Caesars Entertainment’s three Atlantic City properties will open July 3 at 10 a.m., the company announced Friday.
Following New Jersey Governor Phil Murphy's order authorizing the reopening of Atlantic City casinos as of July 2, Bally's, Caesars, and Harrah's Resort will reopen on Friday, July 3, just in time for the Fourth of July holiday.
"We are thrilled to welcome back both our team members and customers to Bally's, Caesars, and Harrah's Resort and look forward to creating more memories together," said in a release Ron Baumann, Regional President for Caesars Entertainment, Atlantic City region. "The well-being of our team members and guests is important to us, and we are focused on enhancing our health and safety protocols to provide an enjoyable guest experience that emphasizes social distancing and cleanliness. Whether you plan to visit us on the world-famous Atlantic City Boardwalk, or enjoy the sophisticated setting of the Marina District, our resorts offer a great travel escape for guests this summer — especially for those living within drive-time of the Jersey Shore, who can visit us on a tank of gas, without the flight."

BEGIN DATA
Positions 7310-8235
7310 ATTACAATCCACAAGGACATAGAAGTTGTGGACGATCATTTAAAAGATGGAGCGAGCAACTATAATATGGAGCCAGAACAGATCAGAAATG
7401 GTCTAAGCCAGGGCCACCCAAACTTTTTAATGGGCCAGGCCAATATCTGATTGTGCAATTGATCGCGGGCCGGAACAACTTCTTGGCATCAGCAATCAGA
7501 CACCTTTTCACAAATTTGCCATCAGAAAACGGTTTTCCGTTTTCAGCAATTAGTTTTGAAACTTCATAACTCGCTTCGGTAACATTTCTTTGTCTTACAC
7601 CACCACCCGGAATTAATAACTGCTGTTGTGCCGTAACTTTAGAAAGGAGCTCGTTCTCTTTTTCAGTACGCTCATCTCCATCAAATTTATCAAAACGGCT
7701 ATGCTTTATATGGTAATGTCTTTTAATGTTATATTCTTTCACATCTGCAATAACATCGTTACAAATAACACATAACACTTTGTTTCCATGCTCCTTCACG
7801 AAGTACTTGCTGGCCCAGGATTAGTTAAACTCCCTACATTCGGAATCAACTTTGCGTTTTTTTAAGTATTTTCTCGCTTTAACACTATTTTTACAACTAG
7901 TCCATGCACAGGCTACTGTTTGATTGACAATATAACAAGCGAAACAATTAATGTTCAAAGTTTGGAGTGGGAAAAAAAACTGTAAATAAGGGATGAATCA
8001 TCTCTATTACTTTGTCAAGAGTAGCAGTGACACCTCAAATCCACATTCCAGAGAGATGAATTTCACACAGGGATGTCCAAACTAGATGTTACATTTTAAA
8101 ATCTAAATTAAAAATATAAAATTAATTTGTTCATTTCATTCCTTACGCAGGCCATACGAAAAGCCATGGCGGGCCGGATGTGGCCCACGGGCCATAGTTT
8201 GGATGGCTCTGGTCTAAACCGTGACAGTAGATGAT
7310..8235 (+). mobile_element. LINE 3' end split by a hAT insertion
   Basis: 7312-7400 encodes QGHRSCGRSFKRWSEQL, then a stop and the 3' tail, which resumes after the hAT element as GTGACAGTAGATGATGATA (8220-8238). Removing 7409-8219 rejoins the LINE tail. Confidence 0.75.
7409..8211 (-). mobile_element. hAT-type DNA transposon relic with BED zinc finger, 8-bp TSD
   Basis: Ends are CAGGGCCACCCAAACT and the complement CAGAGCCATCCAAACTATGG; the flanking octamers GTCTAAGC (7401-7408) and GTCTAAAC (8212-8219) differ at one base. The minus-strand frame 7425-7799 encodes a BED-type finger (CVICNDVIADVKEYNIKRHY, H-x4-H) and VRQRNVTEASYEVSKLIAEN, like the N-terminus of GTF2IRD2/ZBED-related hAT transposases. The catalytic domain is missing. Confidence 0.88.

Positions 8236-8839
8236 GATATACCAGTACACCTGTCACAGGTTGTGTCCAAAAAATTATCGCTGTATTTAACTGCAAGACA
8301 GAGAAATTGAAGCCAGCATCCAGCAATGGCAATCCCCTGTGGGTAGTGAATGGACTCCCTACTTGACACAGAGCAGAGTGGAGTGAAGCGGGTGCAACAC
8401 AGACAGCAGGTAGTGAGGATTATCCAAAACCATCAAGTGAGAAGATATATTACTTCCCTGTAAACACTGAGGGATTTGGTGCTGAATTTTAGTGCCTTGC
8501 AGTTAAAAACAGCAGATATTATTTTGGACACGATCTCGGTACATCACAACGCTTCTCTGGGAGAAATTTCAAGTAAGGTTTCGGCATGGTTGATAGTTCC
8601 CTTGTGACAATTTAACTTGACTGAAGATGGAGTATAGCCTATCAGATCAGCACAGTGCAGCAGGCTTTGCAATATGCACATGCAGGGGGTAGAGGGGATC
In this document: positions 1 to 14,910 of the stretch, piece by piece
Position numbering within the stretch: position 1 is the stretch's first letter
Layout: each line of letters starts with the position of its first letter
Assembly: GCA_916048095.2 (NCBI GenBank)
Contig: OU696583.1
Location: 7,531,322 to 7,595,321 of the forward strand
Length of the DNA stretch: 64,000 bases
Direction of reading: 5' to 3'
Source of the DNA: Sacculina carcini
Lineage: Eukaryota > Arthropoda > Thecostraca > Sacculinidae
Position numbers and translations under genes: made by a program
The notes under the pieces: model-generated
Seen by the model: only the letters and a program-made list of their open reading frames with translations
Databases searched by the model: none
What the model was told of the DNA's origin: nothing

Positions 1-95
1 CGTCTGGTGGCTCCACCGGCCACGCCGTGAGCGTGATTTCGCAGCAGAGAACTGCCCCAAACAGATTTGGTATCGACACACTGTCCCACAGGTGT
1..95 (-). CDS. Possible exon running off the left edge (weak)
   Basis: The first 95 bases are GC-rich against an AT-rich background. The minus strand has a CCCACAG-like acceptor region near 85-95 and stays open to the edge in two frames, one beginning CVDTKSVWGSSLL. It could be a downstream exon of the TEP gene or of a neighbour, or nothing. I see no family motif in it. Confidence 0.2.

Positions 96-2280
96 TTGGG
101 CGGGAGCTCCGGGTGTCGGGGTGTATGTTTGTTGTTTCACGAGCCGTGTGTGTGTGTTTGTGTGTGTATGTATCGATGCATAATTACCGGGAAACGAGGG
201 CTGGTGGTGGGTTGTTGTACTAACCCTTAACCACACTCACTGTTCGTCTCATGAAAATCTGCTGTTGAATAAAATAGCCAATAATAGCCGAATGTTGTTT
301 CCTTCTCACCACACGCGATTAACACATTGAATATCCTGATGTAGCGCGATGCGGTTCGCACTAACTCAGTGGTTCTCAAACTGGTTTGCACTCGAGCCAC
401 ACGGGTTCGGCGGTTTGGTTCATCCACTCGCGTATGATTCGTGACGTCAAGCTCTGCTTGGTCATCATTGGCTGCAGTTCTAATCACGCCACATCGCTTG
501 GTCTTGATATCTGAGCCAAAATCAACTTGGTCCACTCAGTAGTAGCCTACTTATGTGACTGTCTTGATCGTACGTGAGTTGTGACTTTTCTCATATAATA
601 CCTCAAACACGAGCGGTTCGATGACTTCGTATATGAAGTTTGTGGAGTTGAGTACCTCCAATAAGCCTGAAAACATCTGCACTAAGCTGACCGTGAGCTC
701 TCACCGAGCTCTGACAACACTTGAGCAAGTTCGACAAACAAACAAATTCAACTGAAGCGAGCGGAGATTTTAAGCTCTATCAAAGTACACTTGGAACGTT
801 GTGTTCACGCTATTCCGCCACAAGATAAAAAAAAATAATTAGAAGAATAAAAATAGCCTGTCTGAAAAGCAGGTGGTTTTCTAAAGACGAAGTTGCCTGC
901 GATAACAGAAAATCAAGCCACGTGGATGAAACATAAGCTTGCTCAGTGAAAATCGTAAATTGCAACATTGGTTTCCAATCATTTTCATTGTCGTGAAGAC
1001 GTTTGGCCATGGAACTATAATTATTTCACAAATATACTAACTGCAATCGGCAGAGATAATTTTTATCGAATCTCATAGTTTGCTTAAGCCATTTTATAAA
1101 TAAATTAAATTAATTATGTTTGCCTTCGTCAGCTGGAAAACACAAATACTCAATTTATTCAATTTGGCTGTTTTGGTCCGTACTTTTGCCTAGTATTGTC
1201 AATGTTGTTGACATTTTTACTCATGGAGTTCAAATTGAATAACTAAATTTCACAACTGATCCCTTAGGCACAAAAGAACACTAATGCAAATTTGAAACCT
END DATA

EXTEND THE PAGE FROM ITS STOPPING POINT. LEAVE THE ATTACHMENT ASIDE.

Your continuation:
Gov. Phil Murphy announced Monday that Atlantic City’s nine casinos could reopen July 2 at 25% capacity. The city’s casinos have been closed since March 16 to mitigate the spread of the novel coronavirus.
Murphy is expected to release additional details soon about the capacity restrictions and industry-wide protocols for Atlantic City casinos. Masks will be mandatory in Atlantic City for both guests and employees. Caesars recently modified its mask policy for all properties, requiring that face-coverings be worn.
On its gaming floors, Caesars, Bally's, and Harrah's Resort have rearranged slot machine banks to allow for social distancing, and fewer seats will allow for better spacing at table games. Additionally, all hospitality offerings and restaurants will reopen at reduced capacity in adherence with social distancing practices.
Caesars Entertainment's Atlantic City properties' health and safety plans were developed in accordance with guidance from both local and state health officials, as well as the Center for Disease Control (CDC).